Last year about this time when my husband and I were preparing for our trip to Europe, I busied myself with finding recipes that might be typical of the region we would be in so I could try them at home. I was able to share a few of these before we left, but neglected to share the Cream of White Asparagus Soup I made.
It’s Spring, so that means it’s officially time for asparagus even though it seems there is rarely a time that it isn’t available at the grocery store. It’s probably one of our favorite vegetables, so often in the “green & healthy” rotation around here for one meal or another if the price isn’t too crazy. Most often, I saute it simply in olive oil with onion or shallots, a bit of garlic and lemon zest. We bake it, grill it, enjoy it in soup, frittatas, omelettes, salads, and more often without hollandaise than with it.
As much as I pride myself on knowing quite a bit about the vegetables I enjoy, I was surprised to find out even more.
Ten Things: Did you know that:
#1 asparagus is grown in the US states of Washington, Michigan, Illinois, New Jersey and California (which grows 80% of the nearly 200 million lbs. of the US crop). Otherwise, it’s grown extensively in Mexico, Peru, and China.
#2 it can grow as much as 10″ in 24 hours and that size does matter (the thicker the spear, the better the quality). The writer takes no responsibility for any connections the reader might make which are of a sexual nature. *snort*
3# asparagus contains glutathione (GSH) which happens to be the most powerful detoxifier in the body.
#4 the average American eats between 1-2 lbs. of asparagus per year as compared to 18.5 lbs. tomatoes.
#5 ancient Greeks and Romans thought asparagus might relieve a toothache or prevent a bee sting.
#6 asparagus contains rutin, a bioflavonoid vital to capillary strength and increasing circulation in the lower limbs.
#7 asparagus is a super source of folacin which helps not only with the duplication of cells, but growth and repair.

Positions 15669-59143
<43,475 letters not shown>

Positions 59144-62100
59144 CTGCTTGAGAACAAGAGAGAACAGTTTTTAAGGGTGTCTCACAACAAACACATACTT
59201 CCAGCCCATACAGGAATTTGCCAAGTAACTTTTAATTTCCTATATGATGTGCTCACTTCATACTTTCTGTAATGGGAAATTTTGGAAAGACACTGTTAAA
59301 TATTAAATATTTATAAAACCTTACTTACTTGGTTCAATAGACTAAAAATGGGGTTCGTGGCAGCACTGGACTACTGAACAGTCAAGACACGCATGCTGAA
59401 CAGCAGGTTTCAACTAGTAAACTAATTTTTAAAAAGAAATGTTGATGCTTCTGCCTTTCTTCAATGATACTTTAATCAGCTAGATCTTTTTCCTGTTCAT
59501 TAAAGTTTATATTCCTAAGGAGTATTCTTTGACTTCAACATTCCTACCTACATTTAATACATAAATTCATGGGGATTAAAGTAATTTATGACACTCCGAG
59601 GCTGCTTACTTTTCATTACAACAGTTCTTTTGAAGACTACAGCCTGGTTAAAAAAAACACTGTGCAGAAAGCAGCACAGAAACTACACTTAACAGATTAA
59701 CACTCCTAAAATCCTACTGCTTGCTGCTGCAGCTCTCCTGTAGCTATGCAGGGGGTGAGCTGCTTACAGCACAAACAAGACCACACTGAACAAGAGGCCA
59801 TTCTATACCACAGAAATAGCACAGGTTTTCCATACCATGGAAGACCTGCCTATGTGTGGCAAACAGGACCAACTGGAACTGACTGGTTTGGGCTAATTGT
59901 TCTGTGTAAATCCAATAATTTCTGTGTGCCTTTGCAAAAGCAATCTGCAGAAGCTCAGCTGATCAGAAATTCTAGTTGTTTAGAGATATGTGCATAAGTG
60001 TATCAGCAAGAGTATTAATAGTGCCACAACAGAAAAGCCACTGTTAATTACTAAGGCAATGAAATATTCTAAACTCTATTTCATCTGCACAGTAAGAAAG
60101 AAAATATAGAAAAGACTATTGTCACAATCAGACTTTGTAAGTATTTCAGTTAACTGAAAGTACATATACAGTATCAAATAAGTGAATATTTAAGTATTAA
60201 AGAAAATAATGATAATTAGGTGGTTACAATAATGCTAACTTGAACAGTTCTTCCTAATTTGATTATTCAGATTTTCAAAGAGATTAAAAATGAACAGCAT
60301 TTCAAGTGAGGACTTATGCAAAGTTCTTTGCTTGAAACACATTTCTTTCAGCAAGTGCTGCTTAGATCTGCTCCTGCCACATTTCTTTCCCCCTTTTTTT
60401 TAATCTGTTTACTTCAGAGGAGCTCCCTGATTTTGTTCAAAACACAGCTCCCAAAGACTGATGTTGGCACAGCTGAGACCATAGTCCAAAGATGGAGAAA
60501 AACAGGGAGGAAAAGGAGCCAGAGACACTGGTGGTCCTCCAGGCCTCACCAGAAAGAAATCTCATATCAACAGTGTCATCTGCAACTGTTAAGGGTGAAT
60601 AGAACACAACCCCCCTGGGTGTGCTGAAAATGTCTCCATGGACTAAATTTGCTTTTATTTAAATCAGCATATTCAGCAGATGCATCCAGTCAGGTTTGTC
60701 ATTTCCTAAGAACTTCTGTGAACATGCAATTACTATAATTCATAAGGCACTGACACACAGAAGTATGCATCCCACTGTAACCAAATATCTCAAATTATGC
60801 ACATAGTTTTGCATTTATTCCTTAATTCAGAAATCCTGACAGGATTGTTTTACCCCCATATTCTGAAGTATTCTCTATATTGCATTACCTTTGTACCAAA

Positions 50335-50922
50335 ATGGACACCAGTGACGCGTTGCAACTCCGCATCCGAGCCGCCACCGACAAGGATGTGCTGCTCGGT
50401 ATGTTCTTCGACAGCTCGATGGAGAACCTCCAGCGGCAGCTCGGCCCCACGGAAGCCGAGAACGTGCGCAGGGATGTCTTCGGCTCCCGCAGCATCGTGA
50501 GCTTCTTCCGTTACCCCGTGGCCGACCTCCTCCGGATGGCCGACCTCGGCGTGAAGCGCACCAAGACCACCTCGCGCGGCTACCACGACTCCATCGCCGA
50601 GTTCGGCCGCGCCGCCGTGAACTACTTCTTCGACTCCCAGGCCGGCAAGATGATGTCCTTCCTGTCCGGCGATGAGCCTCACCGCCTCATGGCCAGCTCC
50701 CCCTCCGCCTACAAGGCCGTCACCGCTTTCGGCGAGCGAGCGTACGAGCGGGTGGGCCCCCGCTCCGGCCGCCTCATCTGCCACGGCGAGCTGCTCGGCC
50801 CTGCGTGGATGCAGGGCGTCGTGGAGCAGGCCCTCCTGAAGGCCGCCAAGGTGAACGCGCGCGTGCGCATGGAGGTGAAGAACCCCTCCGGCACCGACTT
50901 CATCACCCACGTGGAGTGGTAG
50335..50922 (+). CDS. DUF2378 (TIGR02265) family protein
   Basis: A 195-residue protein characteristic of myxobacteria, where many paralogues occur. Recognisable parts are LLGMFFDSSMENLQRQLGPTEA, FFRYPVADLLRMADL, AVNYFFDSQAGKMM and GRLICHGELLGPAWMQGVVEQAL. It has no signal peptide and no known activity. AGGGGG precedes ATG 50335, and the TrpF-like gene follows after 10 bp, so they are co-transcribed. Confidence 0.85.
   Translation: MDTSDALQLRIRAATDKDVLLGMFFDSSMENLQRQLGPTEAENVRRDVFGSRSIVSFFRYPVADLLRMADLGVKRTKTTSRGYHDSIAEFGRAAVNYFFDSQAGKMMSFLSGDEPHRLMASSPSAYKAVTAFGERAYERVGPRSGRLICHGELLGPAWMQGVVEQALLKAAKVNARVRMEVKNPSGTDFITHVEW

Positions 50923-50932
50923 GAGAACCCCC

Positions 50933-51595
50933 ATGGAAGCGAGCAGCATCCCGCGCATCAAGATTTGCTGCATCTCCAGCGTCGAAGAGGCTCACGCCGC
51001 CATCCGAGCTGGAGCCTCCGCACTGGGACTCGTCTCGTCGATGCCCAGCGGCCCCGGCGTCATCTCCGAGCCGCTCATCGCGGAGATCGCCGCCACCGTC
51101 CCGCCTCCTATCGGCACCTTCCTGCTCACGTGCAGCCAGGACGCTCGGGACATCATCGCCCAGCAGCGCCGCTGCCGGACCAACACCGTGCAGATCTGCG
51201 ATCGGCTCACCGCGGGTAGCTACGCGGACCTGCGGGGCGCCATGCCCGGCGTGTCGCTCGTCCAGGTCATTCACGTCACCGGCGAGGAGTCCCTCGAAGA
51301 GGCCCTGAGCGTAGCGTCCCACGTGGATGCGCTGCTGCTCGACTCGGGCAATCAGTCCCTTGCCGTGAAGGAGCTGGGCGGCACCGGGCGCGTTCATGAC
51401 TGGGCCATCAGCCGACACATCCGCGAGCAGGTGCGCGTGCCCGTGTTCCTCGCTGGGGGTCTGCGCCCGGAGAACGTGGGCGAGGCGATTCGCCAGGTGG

#8 it is a member of the lily family.
#9 after the asparagus harvest, the spears grow into ferns with red berries.
#10 asparagus is better suited to be grown locally more than any other vegetable.
Have you ever tried asparagus raw? It’s my new favorite way to eat it.
With New Year’s Day less than a week away, I’ve found myself not wanting to wait until the traditional January 1st to promise myself that I’ll turn over a new leaf here and there in my life — or perhaps nine. Do I hear 25? After all the cookies and cooking, left-over food, and dishes to be washed, I’m ready for uncomplicated recipes, less sugar, and more vegetables. While I’m on the subject, a personal chef would be great, too, but since that isn’t going to happen any time soon, I’ll settle for a soup that’s healthy and easy to prepare. It’s elegant enough for a formal dinner, but is fabulous heated up for lunch when you want something flavorful and light.
This recipe for asparagus soup is different from a delicious Cream of Asparagus Soup I made recently in that it doesn’t contain milk products to achieve its creaminess. Instead, a potato is cooked and blended with the other ingredients to thicken the soup. Should you want a richer soup, a liberal drizzling of a good quality fruity extra virgin olive oil is enjoyable, but not necessary.
If you are one who appreciates a bit of cheese in soup, crumbled feta, goat’s cheese, or a curl of Parmesan are especially nice swirled into a hot bowl of this.
I’ve had greens on my mind quite a bit lately, and so it was only a matter of time that a vegetable not classified as a “green” but which is very green would surface. Spring has exploded here, and it’s difficult to avoid the beautiful asparagus I’ve been seeing at the grocery store. It’s a bit challenging to pass up a sale, so invariably a bundle is put in the basket even though it wasn’t on my list. Unfortunately, the beautiful pencil thin stalks were pushed back in the vegetable drawer, and somewhat forgotten. For a vegetable that has been referred to as the Food of the Kings, this is a sad state of affairs.
Often, recipes I’ve seen initiate a purchase, but in the case of the forgotten asparagus, it was the sale. Once I’ve made the purchase, then a seed is planted in my brain and I head for the recipes. Of course once I’d located a recipe, I realized I hadn’t seen the asparagus. Had I really purchased it? Not completely sure, I picked up another bunch at the store, and when I went through the vegetable drawer, while putting the groceries away, I found the other bundle still wrapped in plastic and looking as fresh as ever. Good thing we like asparagus because I now had quite a bit of it.
Soup was definitely in order. Beautiful silky, creamy and very green Cream of Asparagus soup — quite different from the Campbell’s my mother used to purchase for me when I was growing up.
If there was ever a salad season, Spring would be it. Baby veggies and greens are everywhere and the simple act of opening a food magazine has me craving salad more than I normally do. I’ve never lived above the 36th parallel north in my life, so I could argue that it’s salad season all year long, but I’ve concluded others may not necessarily feel that way.